It seems ludicrous to suggest that someone with more than 16,000 runs who was recently crowned world player of the year would have much, if anything, to prove. But when it comes to Michael Clarke he always seems to need to do more to appease the (diminishing) number of people who merely tolerate him as captain.
Day one of the series-deciding Test against South Africa was not within a bull's roar of being Clarke's prettiest or most proficient innings. It was, nevertheless, one of the most pivotal of a captaincy reign nearing its third full year.
The last time Clarke was in Cape Town he set himself apart by swashbuckling his way to 151 when his 10 teammates contributed only 116. This time around his example was of a leader who would ignore physical torment in order to keep his wicket intact.
Cricket Australia would be wise to package the day-one barrage Clarke withstood from Morne Morkel on a DVD and make it standard issue to batsmen making their first-class debut in the Sheffield Shield.
When the towering paceman was at his most brutal in a midday spell, Clarke managed only three runs off him in the space of 20 deliveries – the ball hitting body more than bat. He was hit on the elbow, he was hit on the jaw, he was hit on the finger. It was almost easier to list where he was not hit. He was made to look so helpless that, ironically, whenever he managed to get back on strike to Morkel it brought loud cheers from the Newlands crowd. But he survived.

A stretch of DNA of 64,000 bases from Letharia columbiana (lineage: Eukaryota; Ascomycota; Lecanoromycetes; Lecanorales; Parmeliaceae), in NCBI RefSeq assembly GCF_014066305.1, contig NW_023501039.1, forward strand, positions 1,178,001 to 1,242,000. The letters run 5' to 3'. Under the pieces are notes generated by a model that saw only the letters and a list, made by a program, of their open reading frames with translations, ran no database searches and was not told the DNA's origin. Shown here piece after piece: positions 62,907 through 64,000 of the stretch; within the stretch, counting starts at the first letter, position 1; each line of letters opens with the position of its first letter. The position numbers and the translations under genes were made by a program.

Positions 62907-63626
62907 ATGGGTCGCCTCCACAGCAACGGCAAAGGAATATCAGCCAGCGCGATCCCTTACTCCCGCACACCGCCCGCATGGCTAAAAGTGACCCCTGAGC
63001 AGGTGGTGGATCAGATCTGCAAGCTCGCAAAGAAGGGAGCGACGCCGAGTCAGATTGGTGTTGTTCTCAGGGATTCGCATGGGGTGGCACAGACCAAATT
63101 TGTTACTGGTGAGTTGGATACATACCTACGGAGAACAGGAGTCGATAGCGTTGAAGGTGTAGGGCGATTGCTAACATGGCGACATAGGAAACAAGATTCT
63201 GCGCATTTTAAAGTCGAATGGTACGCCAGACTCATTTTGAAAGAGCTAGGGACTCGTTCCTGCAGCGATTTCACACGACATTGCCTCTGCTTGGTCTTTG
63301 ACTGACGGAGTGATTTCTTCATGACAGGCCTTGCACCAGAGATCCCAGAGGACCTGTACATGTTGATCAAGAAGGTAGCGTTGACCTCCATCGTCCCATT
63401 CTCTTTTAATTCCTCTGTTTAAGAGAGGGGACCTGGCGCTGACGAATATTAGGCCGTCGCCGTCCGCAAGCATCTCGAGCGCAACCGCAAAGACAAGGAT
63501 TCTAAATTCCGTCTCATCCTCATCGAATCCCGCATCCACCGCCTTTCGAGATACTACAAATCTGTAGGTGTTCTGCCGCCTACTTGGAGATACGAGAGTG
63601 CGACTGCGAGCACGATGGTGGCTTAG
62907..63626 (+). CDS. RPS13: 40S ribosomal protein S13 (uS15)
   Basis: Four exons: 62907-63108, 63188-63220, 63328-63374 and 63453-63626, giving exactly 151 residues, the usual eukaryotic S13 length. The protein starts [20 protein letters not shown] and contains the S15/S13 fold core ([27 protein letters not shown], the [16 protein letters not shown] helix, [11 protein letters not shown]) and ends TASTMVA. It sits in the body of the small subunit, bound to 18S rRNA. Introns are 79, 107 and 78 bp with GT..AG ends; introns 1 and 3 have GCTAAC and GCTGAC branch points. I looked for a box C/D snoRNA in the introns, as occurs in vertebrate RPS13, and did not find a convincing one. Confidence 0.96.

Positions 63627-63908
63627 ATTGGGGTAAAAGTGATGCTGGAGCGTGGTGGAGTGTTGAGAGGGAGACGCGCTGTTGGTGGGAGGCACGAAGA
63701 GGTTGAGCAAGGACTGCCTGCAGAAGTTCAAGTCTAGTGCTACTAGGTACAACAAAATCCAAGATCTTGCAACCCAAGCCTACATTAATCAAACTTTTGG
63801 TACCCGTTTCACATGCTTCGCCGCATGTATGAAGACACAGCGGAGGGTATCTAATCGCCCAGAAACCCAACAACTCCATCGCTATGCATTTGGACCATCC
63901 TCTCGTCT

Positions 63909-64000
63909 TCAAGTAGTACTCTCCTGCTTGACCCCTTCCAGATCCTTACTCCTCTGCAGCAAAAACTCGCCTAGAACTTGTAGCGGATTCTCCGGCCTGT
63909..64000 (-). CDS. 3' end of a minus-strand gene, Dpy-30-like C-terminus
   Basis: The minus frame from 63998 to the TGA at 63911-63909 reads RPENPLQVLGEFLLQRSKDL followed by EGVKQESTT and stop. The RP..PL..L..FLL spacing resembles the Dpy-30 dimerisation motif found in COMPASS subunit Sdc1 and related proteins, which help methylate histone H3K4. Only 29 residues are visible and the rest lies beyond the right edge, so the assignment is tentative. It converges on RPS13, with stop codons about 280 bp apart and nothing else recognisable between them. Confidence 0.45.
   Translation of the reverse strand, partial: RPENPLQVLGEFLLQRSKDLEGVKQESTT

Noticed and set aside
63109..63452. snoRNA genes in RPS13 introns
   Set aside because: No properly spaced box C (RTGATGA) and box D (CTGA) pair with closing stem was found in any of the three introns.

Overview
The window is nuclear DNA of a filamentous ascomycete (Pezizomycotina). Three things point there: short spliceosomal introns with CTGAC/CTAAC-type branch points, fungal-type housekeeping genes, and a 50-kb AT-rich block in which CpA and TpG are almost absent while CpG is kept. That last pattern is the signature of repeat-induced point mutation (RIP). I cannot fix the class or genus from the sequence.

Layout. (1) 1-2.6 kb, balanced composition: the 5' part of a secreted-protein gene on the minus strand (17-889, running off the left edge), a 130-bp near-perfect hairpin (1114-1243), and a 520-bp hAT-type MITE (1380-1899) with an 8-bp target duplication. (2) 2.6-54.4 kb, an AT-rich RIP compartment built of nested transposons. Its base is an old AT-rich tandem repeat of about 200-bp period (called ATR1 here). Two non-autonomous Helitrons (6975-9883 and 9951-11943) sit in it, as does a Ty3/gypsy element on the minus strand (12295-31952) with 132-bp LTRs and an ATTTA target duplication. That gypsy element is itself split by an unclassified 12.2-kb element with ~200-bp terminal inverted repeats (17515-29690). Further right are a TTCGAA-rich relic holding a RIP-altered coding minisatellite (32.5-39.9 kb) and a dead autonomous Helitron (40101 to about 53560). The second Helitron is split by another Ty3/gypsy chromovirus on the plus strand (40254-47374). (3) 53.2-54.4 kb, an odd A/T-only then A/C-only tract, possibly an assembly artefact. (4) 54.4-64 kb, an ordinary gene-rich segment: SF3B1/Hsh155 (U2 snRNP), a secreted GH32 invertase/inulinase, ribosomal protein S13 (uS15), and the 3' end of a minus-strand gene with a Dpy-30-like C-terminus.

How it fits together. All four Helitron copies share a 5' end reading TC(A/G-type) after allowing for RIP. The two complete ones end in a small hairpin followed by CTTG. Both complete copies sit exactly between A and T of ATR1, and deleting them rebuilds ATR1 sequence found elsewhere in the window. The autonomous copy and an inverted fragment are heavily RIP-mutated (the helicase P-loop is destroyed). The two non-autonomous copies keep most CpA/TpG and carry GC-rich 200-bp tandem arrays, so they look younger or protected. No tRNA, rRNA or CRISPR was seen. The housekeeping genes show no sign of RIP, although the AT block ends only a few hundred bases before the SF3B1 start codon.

South African captain Graeme Smith spilled a tough slips chance off Clarke on 26, but it was the absolute least the Australian warranted given the commitment he had demonstrated.
While Clarke downplayed the fact he twice eschewed scheduled days off in the past week to do nets training – arguing that he always trained hard – there was no doubt watching him on Wednesday in the nets, when he offered his prized training bat to any local bowler who could dismiss him, about how driven he was to find form after a disappointing series.
By the time Morkel returned with the second new ball on Saturday Clarke looked a different batsman, most notably when he nonchalantly pulled one of the right-armer's bouncers to the mid-wicket boundary. But still Morkel was menacing enough for force another visit from team physio Alex Kountouris, who wore a path between the pitch and the dressing room.
Clarke did not finish day one with a century - that arrived on the following morning - but he finished it was respect, even from his most ardent critics.
Well played, skipper. Well played.